The showdown continuesOct 21, 2020
- EUR/USD 1.1860
- DOW JONES 28’308.79
- USD/CHF 0.9045
- SMI 10‘146.23
- EUR/CHF 1.0730
- CRUDE OIL 41.40
- USD/RUB 77.20
- XAU/USD 1’919.00
The dollar lost ground at the start of the week against the euro. After hovering between 1.1650 and 1.1820 throughout most of October, it seems the parity wants to break through the upper limit of the range. Negotiations on the new stimulus plan continue between Nancy Pelosi and Steven Mnuchin, but for now the two are struggling to find common ground. Nevertheless Ms. Pelosi said she hoped for a favourable outcome by the end of the week. The Trump administration has come to the table with an amount of $1.8 trillion, but Democrats are not budging and continue to demand $2.2 trillion. The differences remain, among other things, on the aid that the Democrats wish to provide to the most disadvantaged classes, aid to local communities for the protection of workers as well as subsidies for rental premises. Democrats want as large a stimulus as possible, but Republicans do not want to substantially increase federal debt.
As for talks between the European Union and the United Kingdom on Brexit, negotiations are still difficult…at an impasse, even. London declared it is open to more intense negotiations, but repeated that discussion only made sense if the Europeans changed position. In practice, this means neither side is budging and the showdown continues. Bank of England Governor Andrew Bailey has said he is in favour of strong action rather than adopting a cautious stance in view of the economic uncertainties the country faces. The UK economy shrank by 20% during the pandemic – the highest percentage among developed countries – and it expects a decline of around 10% this year. In light of this, the Governor says he is ready to deploy new measures, including negative rates if necessary. This difficult economic situation and uncertainties over Brexit have led Moody’s to downgrade the country’s rating from Aa2 to Aa3. The pound sterling lost some ground against the euro and the franc and is now trading at 0.9130 and 1.1750, respectively, but remained close to 1.3000 against the dollar following the decline of the latter at the start of the week.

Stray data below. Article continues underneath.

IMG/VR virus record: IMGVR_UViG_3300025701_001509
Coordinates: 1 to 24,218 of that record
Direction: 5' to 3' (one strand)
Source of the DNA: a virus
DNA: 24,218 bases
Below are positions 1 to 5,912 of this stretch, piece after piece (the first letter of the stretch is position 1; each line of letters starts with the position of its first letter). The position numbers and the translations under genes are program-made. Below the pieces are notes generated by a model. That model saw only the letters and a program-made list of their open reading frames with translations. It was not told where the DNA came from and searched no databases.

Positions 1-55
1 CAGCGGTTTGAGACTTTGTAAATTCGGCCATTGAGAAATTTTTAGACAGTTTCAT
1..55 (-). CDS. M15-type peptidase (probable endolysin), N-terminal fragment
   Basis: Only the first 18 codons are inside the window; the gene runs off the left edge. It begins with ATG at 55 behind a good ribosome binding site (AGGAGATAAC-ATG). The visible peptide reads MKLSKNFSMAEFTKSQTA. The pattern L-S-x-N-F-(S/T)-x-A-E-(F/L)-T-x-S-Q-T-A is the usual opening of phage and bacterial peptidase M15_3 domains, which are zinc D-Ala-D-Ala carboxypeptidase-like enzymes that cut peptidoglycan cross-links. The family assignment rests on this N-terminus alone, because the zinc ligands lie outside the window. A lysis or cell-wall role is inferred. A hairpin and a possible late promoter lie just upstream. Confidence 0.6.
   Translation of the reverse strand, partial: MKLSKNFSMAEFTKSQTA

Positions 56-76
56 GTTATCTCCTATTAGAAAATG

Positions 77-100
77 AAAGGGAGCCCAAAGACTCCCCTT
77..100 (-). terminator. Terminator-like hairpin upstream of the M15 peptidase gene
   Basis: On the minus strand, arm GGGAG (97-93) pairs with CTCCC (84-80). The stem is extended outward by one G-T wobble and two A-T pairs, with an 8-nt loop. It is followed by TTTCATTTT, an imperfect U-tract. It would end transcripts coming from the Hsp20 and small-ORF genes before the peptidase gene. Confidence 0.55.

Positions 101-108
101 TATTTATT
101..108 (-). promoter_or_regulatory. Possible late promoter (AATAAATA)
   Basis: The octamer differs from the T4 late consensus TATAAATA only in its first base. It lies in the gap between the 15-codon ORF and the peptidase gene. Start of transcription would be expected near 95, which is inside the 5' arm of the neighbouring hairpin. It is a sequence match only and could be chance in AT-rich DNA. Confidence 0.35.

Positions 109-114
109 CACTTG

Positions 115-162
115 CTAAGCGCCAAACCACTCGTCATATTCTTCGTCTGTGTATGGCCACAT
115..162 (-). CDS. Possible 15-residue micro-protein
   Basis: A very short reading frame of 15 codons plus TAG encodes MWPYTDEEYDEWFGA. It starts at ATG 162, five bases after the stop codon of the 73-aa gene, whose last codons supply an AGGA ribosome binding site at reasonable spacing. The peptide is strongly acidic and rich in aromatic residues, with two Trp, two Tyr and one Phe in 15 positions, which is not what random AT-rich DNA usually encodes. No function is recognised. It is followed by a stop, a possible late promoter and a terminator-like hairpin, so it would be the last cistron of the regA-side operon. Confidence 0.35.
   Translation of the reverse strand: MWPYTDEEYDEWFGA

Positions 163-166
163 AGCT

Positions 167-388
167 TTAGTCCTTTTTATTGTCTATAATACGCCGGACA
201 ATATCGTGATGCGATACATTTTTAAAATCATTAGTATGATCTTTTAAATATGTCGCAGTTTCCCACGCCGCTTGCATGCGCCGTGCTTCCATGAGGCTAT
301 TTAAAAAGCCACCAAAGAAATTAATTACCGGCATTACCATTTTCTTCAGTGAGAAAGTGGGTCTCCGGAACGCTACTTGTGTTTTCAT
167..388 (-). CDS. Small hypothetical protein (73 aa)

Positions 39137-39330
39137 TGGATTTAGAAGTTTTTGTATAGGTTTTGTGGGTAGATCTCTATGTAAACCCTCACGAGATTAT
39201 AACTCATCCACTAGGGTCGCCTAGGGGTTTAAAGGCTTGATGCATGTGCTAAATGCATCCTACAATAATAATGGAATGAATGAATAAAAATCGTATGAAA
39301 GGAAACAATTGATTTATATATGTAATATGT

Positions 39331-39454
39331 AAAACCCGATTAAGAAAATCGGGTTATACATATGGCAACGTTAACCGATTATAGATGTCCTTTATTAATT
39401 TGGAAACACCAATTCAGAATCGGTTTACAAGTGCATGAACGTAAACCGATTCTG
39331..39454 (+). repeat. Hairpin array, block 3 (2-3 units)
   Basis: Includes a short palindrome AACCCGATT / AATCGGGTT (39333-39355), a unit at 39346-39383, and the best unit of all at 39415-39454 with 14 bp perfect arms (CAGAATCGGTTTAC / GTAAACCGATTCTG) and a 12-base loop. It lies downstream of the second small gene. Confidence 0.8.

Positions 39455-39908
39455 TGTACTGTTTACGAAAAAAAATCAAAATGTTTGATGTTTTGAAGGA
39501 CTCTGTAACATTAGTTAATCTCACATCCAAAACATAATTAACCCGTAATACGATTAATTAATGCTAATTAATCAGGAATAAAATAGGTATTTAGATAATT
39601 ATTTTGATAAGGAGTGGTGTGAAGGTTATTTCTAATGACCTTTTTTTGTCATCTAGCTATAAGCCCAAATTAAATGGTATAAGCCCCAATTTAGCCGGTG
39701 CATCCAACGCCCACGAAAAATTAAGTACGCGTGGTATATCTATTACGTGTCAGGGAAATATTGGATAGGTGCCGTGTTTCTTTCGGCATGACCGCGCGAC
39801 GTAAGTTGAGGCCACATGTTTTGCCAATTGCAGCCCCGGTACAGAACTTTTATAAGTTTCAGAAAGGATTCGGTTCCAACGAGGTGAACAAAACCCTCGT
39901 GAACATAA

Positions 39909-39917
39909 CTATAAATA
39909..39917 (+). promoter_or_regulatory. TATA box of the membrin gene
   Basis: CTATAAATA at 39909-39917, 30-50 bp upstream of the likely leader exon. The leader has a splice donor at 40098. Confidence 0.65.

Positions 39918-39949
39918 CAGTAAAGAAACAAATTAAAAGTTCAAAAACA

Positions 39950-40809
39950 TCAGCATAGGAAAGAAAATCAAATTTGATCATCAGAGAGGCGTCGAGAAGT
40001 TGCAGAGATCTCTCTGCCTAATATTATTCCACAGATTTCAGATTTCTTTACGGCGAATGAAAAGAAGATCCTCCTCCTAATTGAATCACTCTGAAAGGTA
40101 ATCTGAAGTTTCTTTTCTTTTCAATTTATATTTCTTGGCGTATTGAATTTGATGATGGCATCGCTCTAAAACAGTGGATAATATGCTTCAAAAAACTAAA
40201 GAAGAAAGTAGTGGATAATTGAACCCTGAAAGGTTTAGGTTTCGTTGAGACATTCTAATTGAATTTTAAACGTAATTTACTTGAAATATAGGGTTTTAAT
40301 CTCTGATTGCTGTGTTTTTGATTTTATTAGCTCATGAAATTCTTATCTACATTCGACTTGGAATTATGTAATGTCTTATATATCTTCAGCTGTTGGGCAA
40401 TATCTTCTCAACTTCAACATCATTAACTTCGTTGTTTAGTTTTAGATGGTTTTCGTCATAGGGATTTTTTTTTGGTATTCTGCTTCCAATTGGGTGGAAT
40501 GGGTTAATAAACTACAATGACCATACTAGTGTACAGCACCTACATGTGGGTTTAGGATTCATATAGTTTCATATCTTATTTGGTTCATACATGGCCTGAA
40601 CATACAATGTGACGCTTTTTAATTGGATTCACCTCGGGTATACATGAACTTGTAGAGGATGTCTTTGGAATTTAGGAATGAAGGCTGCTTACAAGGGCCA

The difficulties over these negotiations in the United States and in Europe as well as the evolution of the COVID-19 pandemic are benefiting the franc even if Switzerland has not been spared. Investors are seeing the currency as a safe haven and testing whether the SNB is testing the 1.0700 mark against the euro. With European 10-year rates close to or lower than Swiss long rates – the Bund is at — 0.587% against Switzerland’s –0.565% – it seems the SNB will continue to support the franc.
Growth in China has picked up although it was slightly below expectations. GDP grew 2.7% in the third quarter, slightly below expectations of 3.3%. This is a 4.9% increase on an annualized basis. Imports soared in September by 13.2% year on year, posting their largest increase since the start of the year. At the same time, exports remained solid, increasing 9.9%. Industrial production rose 6.9% and retail sales by 3.3% in September. These figures tend to confirm that the country’s economic recovery is underway. In any case, the director of the Central Bank of China is optimistic that the country will post positive growth for 2020 despite the pandemic, which would probably make it the only one of the main world economies to actually grow. As a result of this good performance, the Chinese currency is strengthening and reached CNH 6.6278 per dollar this morning – a level not seen since July 2018.
Oil prices are hovering around $40 a barrel after the monthly meeting of OPEC ministers and their allies. The cartel and its allies, including Russia, have confirmed that the current drop of 7.7 million barrels per day should be reduced to 5.8 million barrels by January 2021. A barrel of WTI crude for December delivery traded at $41.40 this morning and at $42.80 for Brent.